AGREE or disagree: “There is no longer a middle-income class. There are only the rich and the poor.”
The quote is from President Duterte, when he addressed the Philippine Constitution Association last Tuesday. Whether he has a sweet tooth or not, I’m afraid the tax on sugar sweetened beverages will be a bitter pill for the working class to swallow, once they’re deprived of the cheapest source of sugar, energy, and fun.
I’m neither a nutritionist who knows precisely how cutting down on sugar may improve a nation’s health, nor a legislator who grasps the implications of a tax package that will raise badly needed funds while depriving the masses of a cold sweet drink at the end of a long hard day. As a rule I don’t drink sodas, but when I observe how students, laborers, masseuses, DI’s, drivers and their street-smart peers celebrate and congratulate themselves for having endured another working day by serving themselves a bottle of pop, I have to wonder how an additional ₱5 or ₱10 will now affect their sweet little vice. For sure, many of them will give it up, but it’s also likely that after the first several days craving, they’ll start having and drinking again. What about those who can no longer and truly afford the higher-priced colas?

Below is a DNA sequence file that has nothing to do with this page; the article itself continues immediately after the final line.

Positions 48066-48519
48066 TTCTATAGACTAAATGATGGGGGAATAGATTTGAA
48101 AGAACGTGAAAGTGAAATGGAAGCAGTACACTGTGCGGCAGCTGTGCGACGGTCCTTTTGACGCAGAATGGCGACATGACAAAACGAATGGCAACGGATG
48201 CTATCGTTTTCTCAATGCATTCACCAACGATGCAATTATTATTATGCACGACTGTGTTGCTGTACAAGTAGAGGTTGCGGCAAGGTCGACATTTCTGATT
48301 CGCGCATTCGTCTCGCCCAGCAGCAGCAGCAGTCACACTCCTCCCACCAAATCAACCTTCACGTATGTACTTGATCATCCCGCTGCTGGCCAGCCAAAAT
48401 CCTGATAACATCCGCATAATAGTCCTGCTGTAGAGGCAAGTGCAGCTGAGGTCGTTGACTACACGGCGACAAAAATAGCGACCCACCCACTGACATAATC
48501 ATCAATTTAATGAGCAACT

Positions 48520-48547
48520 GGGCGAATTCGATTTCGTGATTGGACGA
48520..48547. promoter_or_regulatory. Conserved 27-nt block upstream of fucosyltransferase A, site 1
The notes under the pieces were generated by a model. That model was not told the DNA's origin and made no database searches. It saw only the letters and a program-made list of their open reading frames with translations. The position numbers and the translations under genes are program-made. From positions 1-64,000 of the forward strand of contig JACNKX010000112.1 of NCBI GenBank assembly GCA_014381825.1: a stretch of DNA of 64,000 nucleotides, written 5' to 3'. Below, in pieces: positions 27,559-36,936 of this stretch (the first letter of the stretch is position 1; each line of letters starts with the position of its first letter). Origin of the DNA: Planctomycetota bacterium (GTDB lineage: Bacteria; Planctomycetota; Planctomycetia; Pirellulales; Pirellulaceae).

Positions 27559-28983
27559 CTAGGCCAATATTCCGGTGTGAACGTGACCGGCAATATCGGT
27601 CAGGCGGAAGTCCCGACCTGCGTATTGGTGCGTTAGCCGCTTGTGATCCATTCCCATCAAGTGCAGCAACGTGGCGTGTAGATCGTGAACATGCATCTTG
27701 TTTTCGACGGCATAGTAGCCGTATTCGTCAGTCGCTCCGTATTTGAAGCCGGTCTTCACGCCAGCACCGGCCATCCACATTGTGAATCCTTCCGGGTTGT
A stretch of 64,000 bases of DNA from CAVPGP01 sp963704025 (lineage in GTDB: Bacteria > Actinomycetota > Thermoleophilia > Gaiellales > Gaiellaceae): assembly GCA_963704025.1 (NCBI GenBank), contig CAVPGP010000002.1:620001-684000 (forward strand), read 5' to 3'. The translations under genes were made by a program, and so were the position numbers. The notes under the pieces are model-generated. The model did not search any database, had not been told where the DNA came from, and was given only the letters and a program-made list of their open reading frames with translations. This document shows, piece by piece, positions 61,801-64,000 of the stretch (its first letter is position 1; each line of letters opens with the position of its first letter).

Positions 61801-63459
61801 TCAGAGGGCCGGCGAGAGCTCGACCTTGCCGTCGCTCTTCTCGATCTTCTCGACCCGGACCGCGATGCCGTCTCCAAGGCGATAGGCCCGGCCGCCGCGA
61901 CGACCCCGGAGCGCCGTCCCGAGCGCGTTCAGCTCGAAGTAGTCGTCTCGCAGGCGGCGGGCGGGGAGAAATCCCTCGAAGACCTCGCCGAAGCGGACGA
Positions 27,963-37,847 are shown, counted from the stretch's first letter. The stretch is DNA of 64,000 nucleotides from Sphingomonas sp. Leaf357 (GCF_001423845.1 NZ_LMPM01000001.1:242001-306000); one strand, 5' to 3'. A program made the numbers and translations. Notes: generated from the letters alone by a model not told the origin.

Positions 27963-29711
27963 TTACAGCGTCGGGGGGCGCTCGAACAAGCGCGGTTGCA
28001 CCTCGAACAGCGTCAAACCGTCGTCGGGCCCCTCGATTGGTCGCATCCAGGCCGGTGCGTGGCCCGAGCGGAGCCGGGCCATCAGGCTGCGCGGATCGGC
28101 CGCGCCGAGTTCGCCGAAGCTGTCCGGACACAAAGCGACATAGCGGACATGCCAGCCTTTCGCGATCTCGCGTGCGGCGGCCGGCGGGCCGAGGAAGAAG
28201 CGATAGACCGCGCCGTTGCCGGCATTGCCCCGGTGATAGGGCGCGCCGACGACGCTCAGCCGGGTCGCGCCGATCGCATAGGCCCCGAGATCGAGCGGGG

You can say all the negative things about colas and you can say that the tax will build discipline along with bridges and subways – what about the happiness factor for people who cannot afford designer teas, coffees, ice cream?
Vicky Aguinaldo, a sari-sari storeowner, dreads the death of her livelihood because soft drinks account for 40 percent of her sales. Cherry Ramos, who represents Tang, anxiously appeals for a compromise, because at ₱10 per sachet, the vitamin-packed orange-flavored powder added to a liter of water makes five servings, cheaper than soft drinks. (Remember how Digong twitted Joma Sison, “Just drink your Tang!”? Well, Tang is favored by the D and E sectors, and that’s not where the NDF head belongs, out there in the Netherlands.)
Vicky is typical of the entre-Pinay who runs a business while watching her family. She heads a group of 6,000 but there are actually 1.3 million sari-sari owners nationwide. Ex-Rep. Roman Romulo, speaking for the beverage industry, hopes the next hearings will bear out the lack of common sense, utang na loob, in taxing a liter of water.